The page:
Peter H. Tanella
Legal Lingo columnist Peter H. Tanella chairs Mandelbaum Barrett’s National Veterinary Law Center. He earned his JD from Quinnipiac University School of Law and served as a Deputy Attorney General with the New Jersey Attorney General Office, Division of Law. where he was general counsel to numerous state agencies. He has advised hundreds of veterinarians on practice acquisitions, sales, mergers, partnerships, joint ventures and associate buy-ins, the structuring of management service organizations, and the development of practice succession strategies. He can be emailed at email@example.comRead Articles Written by Peter H. Tanella
Managing your veterinary practice can be overwhelming, but protecting your business is of the utmost importance. That’s why having a solid employment agreement with an associate veterinarian — one delineating pay and responsibilities — is critical. For an employment agreement to be enforceable, what need to exist are a clear job offer, an acceptance of the offer, specific compensation and a meeting of the minds on all the terms.
A written agreement often chooses between two types of employment: at-will and contract. At-will gives employers the most flexibility in deciding if or when to terminate an employee as the agreement lacks a guaranteed length. A contract agreement typically shows a specific employment period, such as one year.
The agreements often follow a structure: the term, the work schedule, duties and responsibilities, compensation, and restrictive covenants. Let’s go over each.
Regardless of whether the agreement is at-will or contract, each classification brings trade-offs.
At-will allows the employer to terminate the employee for just about any reason, including business needs and disciplinary action. However, that flexibility can create challenges in aligning employee incentives with business objectives.
Contrast this to an employment contract. As an employer, you generally dictate the job length, which can range from one year to as many as five years. The employer generally may not terminate the agreement early except for cause or a breach, which removes a degree of flexibility but improves the employer’s ability to create measurable incentive structures, such as production-based raises or bonuses.
Choosing at-will or a contract term depends on your objectives.
You need to articulate the employee’s work schedule. There is no one-size-fits-all approach. The schedule can be general, such as at the employer’s discretion, or specific, like Mondays from 9 a.m. to 5 p.m., Tuesdays from 11 a.m. to 3 p.m., etc.
The key is to balance flexibility with the ability to hold employees accountable. The more specific the schedule, the clearer the expectations and standards. Locking in shifts, however, might require later amendments as needs evolve.
This section provides the basis for employment. The practice owner or manager can define the scope of the work and the expectations. Do you expect the employee to perform administrative duties? Will she oversee other team members? Employers often include other expectations in this section — for example, continuing education requirements and lecturing or speaking responsibilities. Like with the schedule, the language needs to be flexible enough to allow for changes as the practice’s needs evolve.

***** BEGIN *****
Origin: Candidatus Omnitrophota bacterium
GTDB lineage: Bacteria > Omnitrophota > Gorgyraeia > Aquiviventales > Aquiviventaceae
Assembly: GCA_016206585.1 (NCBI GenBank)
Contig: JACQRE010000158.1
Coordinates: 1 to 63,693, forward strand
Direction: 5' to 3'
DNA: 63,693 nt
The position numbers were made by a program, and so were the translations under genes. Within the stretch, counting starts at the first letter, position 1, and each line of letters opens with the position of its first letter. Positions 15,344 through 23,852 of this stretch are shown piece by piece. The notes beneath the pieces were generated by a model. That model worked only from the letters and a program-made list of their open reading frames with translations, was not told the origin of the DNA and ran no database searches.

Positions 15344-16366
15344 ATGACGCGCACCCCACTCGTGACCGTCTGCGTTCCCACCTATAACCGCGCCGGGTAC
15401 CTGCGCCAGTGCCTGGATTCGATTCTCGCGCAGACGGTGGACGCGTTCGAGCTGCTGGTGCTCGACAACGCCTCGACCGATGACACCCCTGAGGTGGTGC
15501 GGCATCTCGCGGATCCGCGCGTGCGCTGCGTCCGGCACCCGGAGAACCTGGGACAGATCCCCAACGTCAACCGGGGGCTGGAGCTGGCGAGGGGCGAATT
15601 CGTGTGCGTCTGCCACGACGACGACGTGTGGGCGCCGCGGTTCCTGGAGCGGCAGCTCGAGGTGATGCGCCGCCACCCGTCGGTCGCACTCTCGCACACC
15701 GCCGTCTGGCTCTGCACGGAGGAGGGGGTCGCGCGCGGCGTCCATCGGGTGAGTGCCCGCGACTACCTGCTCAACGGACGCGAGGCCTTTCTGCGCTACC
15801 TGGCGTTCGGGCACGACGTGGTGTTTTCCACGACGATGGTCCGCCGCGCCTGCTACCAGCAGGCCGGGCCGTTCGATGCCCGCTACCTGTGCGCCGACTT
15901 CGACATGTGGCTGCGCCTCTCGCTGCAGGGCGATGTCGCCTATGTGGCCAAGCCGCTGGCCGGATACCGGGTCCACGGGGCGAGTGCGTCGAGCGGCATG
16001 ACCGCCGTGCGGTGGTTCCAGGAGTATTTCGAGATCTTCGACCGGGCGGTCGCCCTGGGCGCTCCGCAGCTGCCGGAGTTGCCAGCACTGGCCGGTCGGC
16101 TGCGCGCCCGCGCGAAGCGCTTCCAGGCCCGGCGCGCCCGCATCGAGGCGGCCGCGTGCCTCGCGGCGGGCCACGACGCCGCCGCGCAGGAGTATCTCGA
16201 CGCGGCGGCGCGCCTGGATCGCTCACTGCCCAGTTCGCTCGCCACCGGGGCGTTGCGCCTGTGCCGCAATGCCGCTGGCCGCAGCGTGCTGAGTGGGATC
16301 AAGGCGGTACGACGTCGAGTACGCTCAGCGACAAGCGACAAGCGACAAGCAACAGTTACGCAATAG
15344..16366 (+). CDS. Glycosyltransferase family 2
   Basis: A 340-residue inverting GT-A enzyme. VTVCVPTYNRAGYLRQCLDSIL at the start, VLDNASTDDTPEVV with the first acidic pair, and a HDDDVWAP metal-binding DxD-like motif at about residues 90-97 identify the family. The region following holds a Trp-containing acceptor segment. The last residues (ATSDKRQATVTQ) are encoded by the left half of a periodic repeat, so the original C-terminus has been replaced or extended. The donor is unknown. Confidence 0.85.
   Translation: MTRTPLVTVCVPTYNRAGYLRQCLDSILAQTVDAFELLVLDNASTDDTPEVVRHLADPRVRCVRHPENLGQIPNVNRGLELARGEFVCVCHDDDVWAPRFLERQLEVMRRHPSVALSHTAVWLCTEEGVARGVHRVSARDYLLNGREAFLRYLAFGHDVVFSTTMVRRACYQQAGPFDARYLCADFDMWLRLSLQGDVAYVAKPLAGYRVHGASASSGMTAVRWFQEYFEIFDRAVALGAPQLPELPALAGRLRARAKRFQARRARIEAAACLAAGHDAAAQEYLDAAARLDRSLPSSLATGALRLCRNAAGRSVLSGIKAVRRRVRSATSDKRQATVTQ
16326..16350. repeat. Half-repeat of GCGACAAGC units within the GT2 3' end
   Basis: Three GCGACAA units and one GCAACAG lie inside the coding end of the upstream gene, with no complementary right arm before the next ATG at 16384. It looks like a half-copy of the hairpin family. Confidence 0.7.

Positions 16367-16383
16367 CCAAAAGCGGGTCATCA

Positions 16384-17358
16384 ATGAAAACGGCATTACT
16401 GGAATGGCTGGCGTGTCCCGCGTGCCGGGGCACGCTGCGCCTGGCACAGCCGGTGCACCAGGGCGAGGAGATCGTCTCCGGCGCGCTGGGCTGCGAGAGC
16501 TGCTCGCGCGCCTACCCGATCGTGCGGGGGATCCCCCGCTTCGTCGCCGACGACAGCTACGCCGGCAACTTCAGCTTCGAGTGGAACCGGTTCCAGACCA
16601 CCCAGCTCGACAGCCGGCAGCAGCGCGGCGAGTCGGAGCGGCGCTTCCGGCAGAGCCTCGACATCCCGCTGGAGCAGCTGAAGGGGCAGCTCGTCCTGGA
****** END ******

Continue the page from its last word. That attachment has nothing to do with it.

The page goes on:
One trend is to classify employed veterinarians as independent contractors despite the doctors having duties consistent with bona fide employees. Misclassification can lead to serious repercussions. Many employers wrongfully classify people as independent contractors because of financial breaks involving payroll taxes, unemployment and employee benefits, and workers’ compensation.
Stringent requirements must be met when classifying an employee as an independent contractor. Most veterinary employees do not meet these criteria. Veterinary employees are subject to employment taxes and must be covered by a practice’s workers’ compensation policy, while independent contractors have no such requirements. Independent contractors are responsible for their employment taxes and insurance.
If used correctly, independent contractors can help grow a veterinary practice. However, employers need to be cautious as the IRS frequently audits small businesses.
Most employees measure their progress and effectiveness in their profession by how they are compensated. Therefore, employers should analyze their business goals and the employee’s duties. Standard compensation approaches include a flat annual salary, an annual salary plus a discretionary bonus and production-based pay. If an employer offers fringe benefits such as a 401-k plan, health insurance or expense reimbursement, they need to be part of this section.
One of the most integral sections of the employment agreement involves restrictive covenants. These often take the form of non-compete, non-solicitation and non-disclosure provisions. Each prohibits a specific action.
A non-competition clause prohibits an employee from engaging in similar work somewhere else as an employee, practice owner, consultant or independent contractor.
A non-solicitation clause prevents a former employee from soliciting your clients or employees. Buttressing a non-solicitation clause with a non-disclosure clause can be beneficial.
A non-disclosure clause prevents a former employee from using or disclosing the practice’s confidential information, such as client lists, marketing strategies and fee schedules.
When the time comes to sell your practice, a buyer will want to know whether your associate veterinarians have written employment agreements. If structured correctly, the agreements can mitigate substantial risks to your business.